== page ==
Exclusive Criminal
Defense Representation
For Over 42 Years

When can police search my vehicle?

On Behalf of | Dec 1, 2020 | Criminal Defense

Hearing sirens behind your vehicle can be both frustrating and terrifying. Even if you know you did not do anything wrong, you may worry that if the police search your car, an officer will find something you did not intend in your car—like something illegal that unbeknownst to you a friend or passenger left behind in the back seat.

While police do not always need a warrant to search your vehicle, there are rules that officers must follow if they want to perform a search. It is critical to understand when police can search your car and that even if the law permits a search over your objection, you always have the right to say “No.”

This is what you should know about police searches and when they can look through your vehicle.

You don’t have to say yes

Police officers realize that when they talk to someone they have pulled over, they are more likely to get an affirmative response to a search if they use a leading question. They may make it sound like agreeing to a search is really not a choice (“We’re going to need to search your car, with your consent, okay?”).

Alternatively, they may claim that things will be worse if you disagree (“If you’ve got something, we’re going to find it, so you may as well let us do it and save yourself some time.”). They may state that objecting will create a hassle that will be counted against you (“Do you really want the judge to hear that you made all of us wait 30 minutes for a K9 unit rather than just take responsibility?”).

The truth is that the law prohibits the exercise of a constitutional right like the right to be free from unreasonable searches and seizures from being used as evidence against you.

If an officer asks to search your vehicle, you can and should say no. Keep in mind, if you agree to let an officer search your car, they no longer need probable cause or a warrant because they have permission from you. If the police have a valid reason to search the car, they can do so without your permission. If they don’t, then there is no reason to let them perform a search.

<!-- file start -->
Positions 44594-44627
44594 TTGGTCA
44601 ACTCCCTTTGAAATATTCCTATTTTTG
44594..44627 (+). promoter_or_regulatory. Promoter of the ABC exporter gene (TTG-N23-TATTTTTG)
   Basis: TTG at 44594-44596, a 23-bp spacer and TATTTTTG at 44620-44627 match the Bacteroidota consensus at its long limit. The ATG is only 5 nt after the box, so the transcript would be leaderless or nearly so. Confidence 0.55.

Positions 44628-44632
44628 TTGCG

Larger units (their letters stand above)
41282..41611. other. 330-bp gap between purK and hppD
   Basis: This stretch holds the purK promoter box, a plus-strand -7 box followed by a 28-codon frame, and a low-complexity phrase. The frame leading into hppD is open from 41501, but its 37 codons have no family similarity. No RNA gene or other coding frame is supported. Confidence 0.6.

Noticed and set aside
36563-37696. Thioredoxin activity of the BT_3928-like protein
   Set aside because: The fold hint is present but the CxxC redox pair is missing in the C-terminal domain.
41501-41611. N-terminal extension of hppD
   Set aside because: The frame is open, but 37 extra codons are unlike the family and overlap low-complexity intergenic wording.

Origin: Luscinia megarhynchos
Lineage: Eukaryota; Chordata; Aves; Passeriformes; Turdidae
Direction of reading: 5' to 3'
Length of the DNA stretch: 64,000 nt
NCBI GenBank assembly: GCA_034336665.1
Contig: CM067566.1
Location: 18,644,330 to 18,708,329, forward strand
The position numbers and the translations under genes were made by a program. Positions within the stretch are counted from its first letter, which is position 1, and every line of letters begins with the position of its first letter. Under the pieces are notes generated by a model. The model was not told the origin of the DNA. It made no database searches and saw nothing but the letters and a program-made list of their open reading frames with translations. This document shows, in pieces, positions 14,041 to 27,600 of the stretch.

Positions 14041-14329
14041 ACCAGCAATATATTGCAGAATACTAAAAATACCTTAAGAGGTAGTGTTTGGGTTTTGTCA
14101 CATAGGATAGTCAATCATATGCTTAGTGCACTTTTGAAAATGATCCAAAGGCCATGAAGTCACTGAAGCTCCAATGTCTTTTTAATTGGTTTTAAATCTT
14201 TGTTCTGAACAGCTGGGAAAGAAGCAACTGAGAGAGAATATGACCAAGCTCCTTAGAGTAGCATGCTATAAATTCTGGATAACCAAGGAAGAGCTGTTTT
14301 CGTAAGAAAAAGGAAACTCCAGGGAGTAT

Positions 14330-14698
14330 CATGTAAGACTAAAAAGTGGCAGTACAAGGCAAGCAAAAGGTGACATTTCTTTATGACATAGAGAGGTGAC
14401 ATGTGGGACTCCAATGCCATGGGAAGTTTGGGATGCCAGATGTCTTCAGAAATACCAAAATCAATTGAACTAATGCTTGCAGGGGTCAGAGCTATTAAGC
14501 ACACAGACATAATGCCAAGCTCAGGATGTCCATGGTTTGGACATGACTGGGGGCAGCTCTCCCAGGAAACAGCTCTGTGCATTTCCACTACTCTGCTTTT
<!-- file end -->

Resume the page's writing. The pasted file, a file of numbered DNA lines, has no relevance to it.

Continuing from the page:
When do officers need a warrant?

The police can always search your car if they have a warrant signed by a judge, permitting them to search your vehicle. But most car searches are performed long before the police obtain a warrant, under an exception to the warrant requirement.

Exceptions to the warrant requirement are complicated and very fact-specific. Rather than trying to guess as to whether the legal standard has been satisfied, it is always best to say “No” and avoid any risk of acquiescing to an illegal search.

Generally speaking, police can search your car without a warrant or your consent in the following situations:

  • Incriminating evidence in plain view: If an officer pulls you over and can see evidence of a crime in your car without entering the car, they have probable cause to search the car.
  • Search incident to arrest: In some circumstances, the police may search the area of your car within your reach before arrest if you are arrested after being stopped if they have reason to believe there is evidence of a crime within this area.
  • Inventory search: Police may search a car that is being towed for inventory purposes, such as documenting any valuables within the car before it is held in the impound lot, although the law prohibits this being used as an excuse to search for other evidence- but doesn’t’ require the police to turn a blind eye to evidence that does show up.
  • Evidence of commission of a crime: If the police have reason to believe you were or currently are involved in a crime, it may be enough to give them probable cause to search your car without a warrant.
  • Officer safety: In some circumstances, the police may search your car for weapons if they reasonably believe that it is necessary for their own protection.

No matter the circumstances, the best answer is always to say “No” because when you agree to a search, the police no longer need a warrant or an exception to the warrant requirement.

FindLaw Network